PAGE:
Last month, the Philadelphia Bar Association’s Professional Guidance Committee issued an interesting technology law-related ethics opinion. The managing partner of a firm in that area requested an advisory opinion because another attorney (“B”) left that law firm and took clients along to his new practice. The opinion addresses matters of client funds, as well as the part that matters to us:

Additional fallout from B’s departure from the firm relates to B’s email account at the firm which the inquirer advises has been set up to reply that B is no longer with the firm. It appears that under this arrangement, the emails are received and read by the firm and forwarded to B if they relate to a matter B took with him. This practice is based on the Inquirer’s position “that any email that comes into the firm is presumptively firm email.” For his part, B has asked that the firm program his former address so that emails simply “bounce back” (presumably unread) to the senders with a message that B’s email account has been closed. 

The Committee frames its ethics analysis thus:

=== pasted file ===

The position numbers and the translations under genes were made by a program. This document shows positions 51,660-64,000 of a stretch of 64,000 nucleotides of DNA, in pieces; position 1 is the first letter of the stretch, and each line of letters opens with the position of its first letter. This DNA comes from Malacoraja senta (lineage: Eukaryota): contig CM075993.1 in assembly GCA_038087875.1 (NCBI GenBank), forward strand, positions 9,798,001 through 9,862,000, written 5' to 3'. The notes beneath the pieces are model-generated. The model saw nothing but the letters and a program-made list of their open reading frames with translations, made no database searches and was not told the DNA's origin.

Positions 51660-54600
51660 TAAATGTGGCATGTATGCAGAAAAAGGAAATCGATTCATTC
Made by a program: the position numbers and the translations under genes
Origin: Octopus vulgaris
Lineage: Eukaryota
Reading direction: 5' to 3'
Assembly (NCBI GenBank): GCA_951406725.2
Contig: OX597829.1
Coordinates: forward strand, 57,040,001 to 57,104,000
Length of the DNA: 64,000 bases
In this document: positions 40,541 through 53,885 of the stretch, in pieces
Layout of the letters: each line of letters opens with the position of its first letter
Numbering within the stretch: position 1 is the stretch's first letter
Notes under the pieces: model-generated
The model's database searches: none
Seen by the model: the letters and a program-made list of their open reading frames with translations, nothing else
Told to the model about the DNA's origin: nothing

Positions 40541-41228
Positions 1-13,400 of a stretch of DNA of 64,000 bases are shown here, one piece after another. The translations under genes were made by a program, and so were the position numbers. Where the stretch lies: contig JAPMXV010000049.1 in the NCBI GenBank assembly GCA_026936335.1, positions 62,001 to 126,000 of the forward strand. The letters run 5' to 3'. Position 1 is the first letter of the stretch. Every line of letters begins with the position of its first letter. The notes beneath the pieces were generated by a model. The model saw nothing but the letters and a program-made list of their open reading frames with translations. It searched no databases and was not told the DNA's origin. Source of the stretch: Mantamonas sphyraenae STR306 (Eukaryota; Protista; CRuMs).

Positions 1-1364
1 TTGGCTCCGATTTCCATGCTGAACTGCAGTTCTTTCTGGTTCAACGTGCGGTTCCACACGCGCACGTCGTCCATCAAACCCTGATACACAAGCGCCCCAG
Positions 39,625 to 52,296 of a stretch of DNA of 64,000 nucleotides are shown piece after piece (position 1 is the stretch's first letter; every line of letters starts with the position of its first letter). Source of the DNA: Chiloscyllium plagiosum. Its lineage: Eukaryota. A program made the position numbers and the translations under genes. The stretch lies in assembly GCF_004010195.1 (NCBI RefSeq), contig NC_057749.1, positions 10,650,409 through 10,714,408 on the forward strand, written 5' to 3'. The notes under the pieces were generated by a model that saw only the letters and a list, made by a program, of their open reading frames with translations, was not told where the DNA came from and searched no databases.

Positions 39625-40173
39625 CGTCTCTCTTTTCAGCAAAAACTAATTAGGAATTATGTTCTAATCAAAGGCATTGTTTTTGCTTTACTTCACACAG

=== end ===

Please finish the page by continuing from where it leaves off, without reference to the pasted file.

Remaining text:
For purposes of this inquiry, the Committee takes this to be a twofold question: (1) whether the current procedure for handling B’s emails is in compliance with the Rules and (2) whether, under those Rules, the inquirer must honor B’s request for an automatic “bounceback” reply. 

A basic rule is that both “the departing lawyer and the old firm owe an obligation to ensure that the interests of the clients in active matters are competently, diligently and loyally represented” and there’s also the duty “to keep clients informed… of the impending departure of a lawyer who is currently responsible for or plays a principal role in the current delivery of legal services for the client’s active matters”. 

The opinion mentions in a footnote the general rule, that we’ve discussed on IT-Lex before, that absent some kind of agreement, there is no expectation of privacy to work emails. To that end, the Committee sees nothing unethical with the law firm’s practice of “opening and reviewing” emails addressed to attorney B, “to the extent necessary to carry out the duties identified above.” On the contrary, the Committee finds that it would problematic, and in violation of the law firm’s duties, to acquiesce to B’s request and just automate a bounceback reply, without actually reviewing the emails. 

It is made clear that any email “that is clearly meant for the departing attorney” must be forwarded to the departing attorney, and that the sender of the email must be informed of the departing attorney’s updated contact information.